1. The other night I was telling Dewey about a new band called Lake who had a new song I really loved, called "Madagascar." In the course of this same conversation, the so-called Monsters of Folk also came up, that supergroup featuring Jim James, Bright Eyes and M. Ward. Next thing you know, Dewey plays a song clip from the iTunes store and I couldn't believe what I was hearing: the Monsters of Folk had evidently taken a wildly artistic left turn into "Wasted on the Way"-era CSNY, complete with sleek disco-era production, pristine and feather-light six-part harmonies and Styx-like prog instrumentals. I thought, Brilliant move, fellas. Wow. Who's the genius in the group? Jim James?
Well, of course, it wasn't Monsters of Folk at all. It was Lake -- but NOT the new band called Lake, who are on K Records. Dewey had tripped upon a 30-year-old German prog-pop group called Lake, who some apparently consider "one of the great unknown bands of the 70s." As it happens, two days later I was flipping through some vinyl in Manhattan and happened upon their second album, which I bought immediately, if only to make Dewey laugh. It's entitled Lake 2 (1978). Without saying too much, let me ask that you simply listen to this from beginning to end. Yeah, I know, unbelievable. Paging Ween! But then imagine for a moment that it's a brand new Monsters of Folk single -- and then see how you feel about it. For a moment, if you can suspend disbelief, it almost reveals something corrupt about postmodern taste-making and the way the mind forgives when it forgets.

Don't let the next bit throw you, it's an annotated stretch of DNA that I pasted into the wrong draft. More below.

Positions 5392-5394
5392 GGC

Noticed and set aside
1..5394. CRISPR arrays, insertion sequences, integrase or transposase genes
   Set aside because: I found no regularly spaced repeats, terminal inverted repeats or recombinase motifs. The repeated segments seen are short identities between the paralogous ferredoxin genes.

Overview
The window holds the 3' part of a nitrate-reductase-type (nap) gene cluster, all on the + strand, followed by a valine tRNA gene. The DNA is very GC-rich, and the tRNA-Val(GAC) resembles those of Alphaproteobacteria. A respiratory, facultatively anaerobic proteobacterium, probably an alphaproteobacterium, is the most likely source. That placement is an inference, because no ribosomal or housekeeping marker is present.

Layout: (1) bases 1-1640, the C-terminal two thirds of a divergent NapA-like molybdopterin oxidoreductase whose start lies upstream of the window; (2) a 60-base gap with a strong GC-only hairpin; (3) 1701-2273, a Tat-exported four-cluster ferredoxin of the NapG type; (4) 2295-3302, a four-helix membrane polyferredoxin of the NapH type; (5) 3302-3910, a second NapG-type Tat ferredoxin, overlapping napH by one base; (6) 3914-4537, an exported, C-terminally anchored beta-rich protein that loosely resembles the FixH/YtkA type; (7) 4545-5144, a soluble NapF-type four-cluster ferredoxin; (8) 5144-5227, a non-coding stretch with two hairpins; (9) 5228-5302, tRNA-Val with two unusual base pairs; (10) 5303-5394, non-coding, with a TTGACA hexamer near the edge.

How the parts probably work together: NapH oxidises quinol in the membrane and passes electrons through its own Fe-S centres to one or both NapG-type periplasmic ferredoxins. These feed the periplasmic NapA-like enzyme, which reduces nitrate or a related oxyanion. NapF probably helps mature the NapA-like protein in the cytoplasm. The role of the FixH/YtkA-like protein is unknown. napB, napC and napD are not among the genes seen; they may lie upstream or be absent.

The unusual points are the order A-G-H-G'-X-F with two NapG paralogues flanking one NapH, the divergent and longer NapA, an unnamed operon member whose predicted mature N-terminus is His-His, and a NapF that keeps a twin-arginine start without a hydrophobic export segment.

Scoobie Doobies - Lake
2. A long time ago -- in fact, my very first post in 2005 -- I surmised that my musical tastes might have been formed listening to AM radio in the back of my parents' VW microbus on family vacations in the late 70s and early 80s. But there was another sacred location: laying on a sheep skin rug in front of my dad's Kenwood in the living room at night while gazing at LP covers and listening through those massive 1970s headphones. Some of the first inklings of what adult love and lust must be came to me while staring at the pictures of Brooke Shields and Martin Hewitt inside the gatefold of the Endless Love soundtrack. I was 10. When I hear it now, wow, it envelops me totally, revealing an unexpected pocket of warmth beneath the cold surfaces of present life, one so deep and pure that calling it nostalgia doesn't even begin to touch it. It seems to bend time like light through curved glass and suggests for a brief moment the impossibility of mortality. So close, yet so far away. This, my friends, is why I love pop music.
Dreamin' - Cliff Richard